In 1789, soon after the end of the American Revolutionary War, a young Englishman by the name of Samuel Slater came to the United States to seek fame and fortune. Slater, who had served a seven-year apprenticeship in England's textile mills, became associated with Moses Brown, a wealthy New England merchant. With Brown's financial support, Slater developed America’s first mechanized cotton factory in 1790. Located in Pawtucket, Rhode Island, the tiny operation spun cotton yarn from water-powered machines. The firm soon became known as S. Slater and Sons, Inc., and prospered throughout the 1800s. Additional mills were built and the cornerstone for the new Slater Plant located in Greenville, South Carolina was laid on October 15, 1927. Due to his accomplishments, Samuel Slater is recognized not only as the founder of American textile manufacturing, but also the father of the American Industrial Revolution.
During the late 1930's the plant converted from cotton to rayon and acetate. In 1946, the Slater plant became part of J.P. Stevens & Co. Inc., as part of the Synthetics Fabric Division. The plant began weaving fiberglass in 1951 and added synthetic fabrics to its offerings. In 1988, J.P. Stevens home fashions businesses were acquired by WestPoint Pepperell. The remaining Stevens business segments, including fiberglass, were organized into a new company known as JPS Textiles, Inc. Over the next two decades, the plant underwent many improvements through continued capitalization making it one of the most advanced fiberglass weaving operations in the world.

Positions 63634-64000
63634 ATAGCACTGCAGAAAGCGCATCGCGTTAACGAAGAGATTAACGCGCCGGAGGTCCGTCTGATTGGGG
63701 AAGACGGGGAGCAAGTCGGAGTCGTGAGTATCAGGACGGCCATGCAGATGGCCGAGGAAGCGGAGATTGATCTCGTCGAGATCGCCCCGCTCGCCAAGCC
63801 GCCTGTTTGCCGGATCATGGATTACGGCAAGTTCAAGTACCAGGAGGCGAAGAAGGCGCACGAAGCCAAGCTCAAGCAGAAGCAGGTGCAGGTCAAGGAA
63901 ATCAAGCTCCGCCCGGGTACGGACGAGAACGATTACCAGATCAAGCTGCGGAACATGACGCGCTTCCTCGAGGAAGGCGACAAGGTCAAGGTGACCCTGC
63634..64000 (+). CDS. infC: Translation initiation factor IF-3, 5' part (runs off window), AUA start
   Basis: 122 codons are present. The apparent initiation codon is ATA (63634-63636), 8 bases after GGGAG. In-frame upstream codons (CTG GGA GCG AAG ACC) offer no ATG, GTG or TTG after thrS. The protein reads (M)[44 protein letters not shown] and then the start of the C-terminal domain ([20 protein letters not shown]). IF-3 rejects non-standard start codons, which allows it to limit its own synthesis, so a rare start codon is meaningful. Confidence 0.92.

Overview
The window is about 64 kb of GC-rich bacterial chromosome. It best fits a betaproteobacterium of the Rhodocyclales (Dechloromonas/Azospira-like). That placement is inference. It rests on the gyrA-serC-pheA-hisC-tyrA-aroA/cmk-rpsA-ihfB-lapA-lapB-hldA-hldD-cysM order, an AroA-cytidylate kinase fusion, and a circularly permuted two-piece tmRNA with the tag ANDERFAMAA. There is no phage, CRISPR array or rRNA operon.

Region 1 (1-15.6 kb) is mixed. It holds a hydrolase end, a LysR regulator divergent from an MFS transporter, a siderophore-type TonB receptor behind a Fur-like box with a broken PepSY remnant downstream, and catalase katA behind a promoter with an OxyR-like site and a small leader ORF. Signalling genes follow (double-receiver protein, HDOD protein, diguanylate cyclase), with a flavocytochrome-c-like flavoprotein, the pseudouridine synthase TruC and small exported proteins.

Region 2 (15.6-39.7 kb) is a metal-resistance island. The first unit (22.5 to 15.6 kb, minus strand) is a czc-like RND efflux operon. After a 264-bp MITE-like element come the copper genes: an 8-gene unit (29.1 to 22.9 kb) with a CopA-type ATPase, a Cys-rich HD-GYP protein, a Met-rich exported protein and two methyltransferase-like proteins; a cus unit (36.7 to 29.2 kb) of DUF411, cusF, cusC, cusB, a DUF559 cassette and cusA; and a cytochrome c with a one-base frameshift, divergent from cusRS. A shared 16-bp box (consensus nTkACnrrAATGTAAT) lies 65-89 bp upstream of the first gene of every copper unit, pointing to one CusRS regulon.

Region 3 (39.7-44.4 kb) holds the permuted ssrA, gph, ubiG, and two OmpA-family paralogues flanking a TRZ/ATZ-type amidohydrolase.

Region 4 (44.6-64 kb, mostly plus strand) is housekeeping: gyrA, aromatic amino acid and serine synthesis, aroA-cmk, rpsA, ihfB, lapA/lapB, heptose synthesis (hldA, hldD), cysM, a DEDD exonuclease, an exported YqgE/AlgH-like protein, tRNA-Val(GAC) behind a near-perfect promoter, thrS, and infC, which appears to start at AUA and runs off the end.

Today, the company is known as JPS Composite Materials Corporation, a JPS Industries Inc., Company.
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